I don’t know why I’m blogging this. I felt the need to reflect, but this isn’t a very reflective post, really. Just figuring it’s been a really online day… and each of the encounters had a completely different effect on me – the most engaged and focused I was, was in the 10-11:30 session probably because my kid was in school and I wasn’t at any stage of moving away from my computer… and maybe because there was a heavy load of online people vs onsite people. I was most relaxed during the annotations because I could be spending time w my mom and daughter who both knew I was multitasking (but multitasking textually is less intrusive on family life).

Ha. Yesterday a new thing happened when my kid joined a vconnecting hangout. Not only does she now like really know a lot of my online friends (she’d met Autumm and Amy in person and was in love with both, but she also knew Alan at least quite as well though she had never met him). The thing is that now she can read a bit, she can read her name when I type it and she got into this cute new phase where she realizes we are muted and she wants people to type to her in the chat even if she can’t talk back to them. And she typed back once, even! And even funnier, actually, one time we were NOT muted and I was introducing myself, and I asked her to introduce herself and you know what she did? She mouthed without making a sound as if she was muted? It was hilarious and not at all expected 🙂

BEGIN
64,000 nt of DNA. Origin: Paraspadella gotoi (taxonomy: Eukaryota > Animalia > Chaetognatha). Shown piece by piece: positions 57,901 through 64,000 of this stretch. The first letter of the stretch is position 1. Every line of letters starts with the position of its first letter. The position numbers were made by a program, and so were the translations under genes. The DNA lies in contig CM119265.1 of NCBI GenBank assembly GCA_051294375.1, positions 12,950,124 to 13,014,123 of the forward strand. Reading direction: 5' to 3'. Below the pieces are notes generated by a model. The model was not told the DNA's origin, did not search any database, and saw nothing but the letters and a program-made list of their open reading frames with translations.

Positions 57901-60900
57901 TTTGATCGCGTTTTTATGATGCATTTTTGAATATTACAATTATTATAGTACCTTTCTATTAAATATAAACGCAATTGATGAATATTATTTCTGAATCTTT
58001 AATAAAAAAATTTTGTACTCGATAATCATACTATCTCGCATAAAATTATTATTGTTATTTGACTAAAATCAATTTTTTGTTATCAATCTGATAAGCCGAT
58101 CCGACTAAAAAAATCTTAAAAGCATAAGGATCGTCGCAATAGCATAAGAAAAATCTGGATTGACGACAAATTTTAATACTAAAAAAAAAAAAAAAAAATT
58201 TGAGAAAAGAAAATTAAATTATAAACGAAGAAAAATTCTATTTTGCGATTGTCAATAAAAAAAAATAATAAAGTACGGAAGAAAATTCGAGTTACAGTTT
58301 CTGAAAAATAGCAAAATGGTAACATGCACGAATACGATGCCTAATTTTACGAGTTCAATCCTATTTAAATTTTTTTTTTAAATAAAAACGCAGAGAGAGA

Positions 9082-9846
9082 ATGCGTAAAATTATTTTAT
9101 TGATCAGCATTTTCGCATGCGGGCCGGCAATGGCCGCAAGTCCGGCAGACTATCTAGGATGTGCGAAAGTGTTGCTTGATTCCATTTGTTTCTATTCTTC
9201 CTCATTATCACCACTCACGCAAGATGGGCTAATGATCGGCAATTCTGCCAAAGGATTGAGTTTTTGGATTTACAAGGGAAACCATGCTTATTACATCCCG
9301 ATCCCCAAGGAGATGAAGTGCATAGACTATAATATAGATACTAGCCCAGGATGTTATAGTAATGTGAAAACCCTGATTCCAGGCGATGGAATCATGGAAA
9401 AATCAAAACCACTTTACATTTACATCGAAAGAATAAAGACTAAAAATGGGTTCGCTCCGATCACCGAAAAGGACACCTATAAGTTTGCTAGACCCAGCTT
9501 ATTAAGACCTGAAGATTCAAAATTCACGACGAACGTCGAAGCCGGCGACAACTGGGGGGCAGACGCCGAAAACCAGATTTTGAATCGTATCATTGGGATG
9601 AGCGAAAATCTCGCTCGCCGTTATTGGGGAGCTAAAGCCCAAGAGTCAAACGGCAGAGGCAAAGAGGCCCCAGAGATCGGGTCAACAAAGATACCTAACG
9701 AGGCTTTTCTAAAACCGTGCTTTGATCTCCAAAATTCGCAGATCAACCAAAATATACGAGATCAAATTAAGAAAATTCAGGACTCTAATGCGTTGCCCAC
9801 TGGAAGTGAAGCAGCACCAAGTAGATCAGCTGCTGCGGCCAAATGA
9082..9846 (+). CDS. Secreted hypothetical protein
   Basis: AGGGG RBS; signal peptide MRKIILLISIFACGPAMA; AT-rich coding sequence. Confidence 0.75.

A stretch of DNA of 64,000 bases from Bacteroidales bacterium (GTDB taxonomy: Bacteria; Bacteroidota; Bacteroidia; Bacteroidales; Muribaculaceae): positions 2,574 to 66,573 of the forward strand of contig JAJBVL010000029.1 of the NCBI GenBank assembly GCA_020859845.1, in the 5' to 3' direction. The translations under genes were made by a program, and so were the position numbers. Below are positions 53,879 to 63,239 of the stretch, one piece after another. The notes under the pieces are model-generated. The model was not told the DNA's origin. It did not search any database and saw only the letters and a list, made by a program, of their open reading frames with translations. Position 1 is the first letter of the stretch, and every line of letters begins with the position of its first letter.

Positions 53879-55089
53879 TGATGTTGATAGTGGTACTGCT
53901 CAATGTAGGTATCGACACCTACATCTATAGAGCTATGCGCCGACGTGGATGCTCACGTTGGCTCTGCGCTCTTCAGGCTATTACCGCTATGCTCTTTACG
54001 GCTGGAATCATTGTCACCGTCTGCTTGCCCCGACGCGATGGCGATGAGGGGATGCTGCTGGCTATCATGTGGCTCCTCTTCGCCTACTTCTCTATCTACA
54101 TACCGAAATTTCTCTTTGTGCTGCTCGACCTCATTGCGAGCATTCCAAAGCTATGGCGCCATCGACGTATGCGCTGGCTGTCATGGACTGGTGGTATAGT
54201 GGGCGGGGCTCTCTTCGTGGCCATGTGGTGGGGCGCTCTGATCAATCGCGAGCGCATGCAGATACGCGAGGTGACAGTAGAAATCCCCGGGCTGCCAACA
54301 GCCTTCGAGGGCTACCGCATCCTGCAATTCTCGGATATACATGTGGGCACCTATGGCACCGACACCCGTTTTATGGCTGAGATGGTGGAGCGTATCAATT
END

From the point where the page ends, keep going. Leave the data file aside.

Anyway… signing off to get to another meeting. This was a dear diary 🙂 I should be doing a million other things now anyway!

May 16, 2017
by Maha Bali

On Understanding the Person: Reflections from #lxconf

Reading Time: 3 minutes

Yesterday I stayed up til 1am to attend the first #LXCONF session given by Indi Young, which focused on Designing with Empathy. I enjoyed the session. I had read a couple of articles by Indi beforehand, and my co-teachers teach human-centered design/design think, so some of the ideas were familiar already. But her message was still quite powerful and here are some of my key takeaways from the session. 

Engineers need to work with social scientists

This should not be a surprise, but a lot of what she described doing to understand people is just basically interpretive social science. Social Science that comes from a paradigm that another human being is not truly knowable without actually asking them to interpret their own life. And the problem with a lot of business people and engineers is that they try to understand human beings from the outside, looking at demographic categories and external behaviors, none of which actually probes a person’s intent or purpose. 

Using the term person vs user/student/client/etc makes all the difference